A divided state Supreme Court has reinstated most of the provisions of a set of lame-duck laws, enacted late last year by Wisconsin Republicans, and canceled a trial for one of the lawsuits that was scheduled in Dane County court this week.
The suit, which was brought by five unions, argues the December extraordinary session unlawfully limited the powers of incoming Gov. Tony Evers and Attorney General Josh Kaul, both Democrats.
The court's ruling Tuesday means the laws approved under the December extraordinary session are again enforceable, save for a portion governing "guidance documents," which instruct individuals or entities how to comply with state agency rules.
The decision showed that part would remain on hold because state agencies had been under the impression they wouldn't need to identify the documents, submit them to a public review process and get them published in the Administrative Register by July 1. Reinstating that provision, according to the ruling, would "create harm to the general public."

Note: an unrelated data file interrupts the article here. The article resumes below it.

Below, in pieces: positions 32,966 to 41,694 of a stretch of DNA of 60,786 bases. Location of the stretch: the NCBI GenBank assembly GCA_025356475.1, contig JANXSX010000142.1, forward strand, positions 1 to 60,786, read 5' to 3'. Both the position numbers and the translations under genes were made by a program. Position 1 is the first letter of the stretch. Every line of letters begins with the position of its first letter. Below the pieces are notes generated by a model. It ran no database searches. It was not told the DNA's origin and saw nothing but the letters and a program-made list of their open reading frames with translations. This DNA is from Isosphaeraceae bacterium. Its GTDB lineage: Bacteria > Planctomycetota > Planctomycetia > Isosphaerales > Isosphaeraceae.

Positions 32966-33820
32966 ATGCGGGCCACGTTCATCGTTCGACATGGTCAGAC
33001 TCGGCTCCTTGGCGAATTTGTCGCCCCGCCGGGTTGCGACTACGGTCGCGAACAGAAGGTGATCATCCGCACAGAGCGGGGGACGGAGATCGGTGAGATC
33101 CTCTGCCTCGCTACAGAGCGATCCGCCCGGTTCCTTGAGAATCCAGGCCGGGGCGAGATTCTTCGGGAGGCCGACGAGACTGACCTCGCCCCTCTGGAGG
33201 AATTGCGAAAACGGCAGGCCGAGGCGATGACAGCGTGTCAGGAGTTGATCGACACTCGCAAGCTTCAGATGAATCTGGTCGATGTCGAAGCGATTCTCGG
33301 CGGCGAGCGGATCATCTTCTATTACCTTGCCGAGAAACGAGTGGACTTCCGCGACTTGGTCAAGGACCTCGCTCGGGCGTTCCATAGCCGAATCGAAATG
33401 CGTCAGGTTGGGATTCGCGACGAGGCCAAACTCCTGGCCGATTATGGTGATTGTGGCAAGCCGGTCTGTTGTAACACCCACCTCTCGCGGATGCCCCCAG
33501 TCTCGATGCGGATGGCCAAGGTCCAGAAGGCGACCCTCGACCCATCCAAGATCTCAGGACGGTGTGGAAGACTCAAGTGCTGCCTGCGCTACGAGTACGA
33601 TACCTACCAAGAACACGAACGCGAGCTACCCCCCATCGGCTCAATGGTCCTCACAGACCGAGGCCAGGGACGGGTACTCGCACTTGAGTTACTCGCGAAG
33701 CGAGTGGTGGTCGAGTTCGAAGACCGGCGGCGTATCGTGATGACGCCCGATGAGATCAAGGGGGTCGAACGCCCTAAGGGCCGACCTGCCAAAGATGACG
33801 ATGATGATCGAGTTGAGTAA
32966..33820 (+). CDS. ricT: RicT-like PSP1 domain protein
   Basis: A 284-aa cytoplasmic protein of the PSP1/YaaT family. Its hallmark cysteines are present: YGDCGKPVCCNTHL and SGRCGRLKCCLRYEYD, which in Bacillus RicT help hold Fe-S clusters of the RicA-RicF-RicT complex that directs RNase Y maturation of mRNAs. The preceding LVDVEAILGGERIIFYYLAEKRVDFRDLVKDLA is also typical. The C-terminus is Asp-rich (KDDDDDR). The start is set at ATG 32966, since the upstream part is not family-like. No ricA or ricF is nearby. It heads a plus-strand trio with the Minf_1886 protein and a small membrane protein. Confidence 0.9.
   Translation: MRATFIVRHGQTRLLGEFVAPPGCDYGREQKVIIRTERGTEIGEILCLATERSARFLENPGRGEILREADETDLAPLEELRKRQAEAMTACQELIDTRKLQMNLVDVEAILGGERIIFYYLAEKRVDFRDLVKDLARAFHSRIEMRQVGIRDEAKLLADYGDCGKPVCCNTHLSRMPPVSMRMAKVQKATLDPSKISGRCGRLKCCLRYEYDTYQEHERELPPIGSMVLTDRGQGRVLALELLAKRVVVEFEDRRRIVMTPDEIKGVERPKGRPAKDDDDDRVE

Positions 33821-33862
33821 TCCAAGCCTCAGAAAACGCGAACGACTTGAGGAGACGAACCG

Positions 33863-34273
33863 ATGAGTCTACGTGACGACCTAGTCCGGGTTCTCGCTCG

The move came after a Dane County judge at the end of March issued a temporary injunction on parts of the laws, including language that required Kaul to get approval from the Legislature in order to settle cases and more — portions that are now no longer enjoined.
Senate Majority Leader Scott Fitzgerald applauded the ruling in a statement as "a win for the people of Wisconsin."
"The Supreme Court correctly decided the statutes enacted by the Legislature should remain in effect," the Juneau Republican said. "We are confident that the constitutionality of these laws will be upheld when the Court hears the full case in the coming months.”
A spokeswoman for Evers didn't immediately comment on the action.
The trial in the case was scheduled to begin Wednesday morning.
The state Supreme Court last month heard oral arguments in a separate lame-duck lawsuit, which was brought by the League of Women Voters of Wisconsin and others.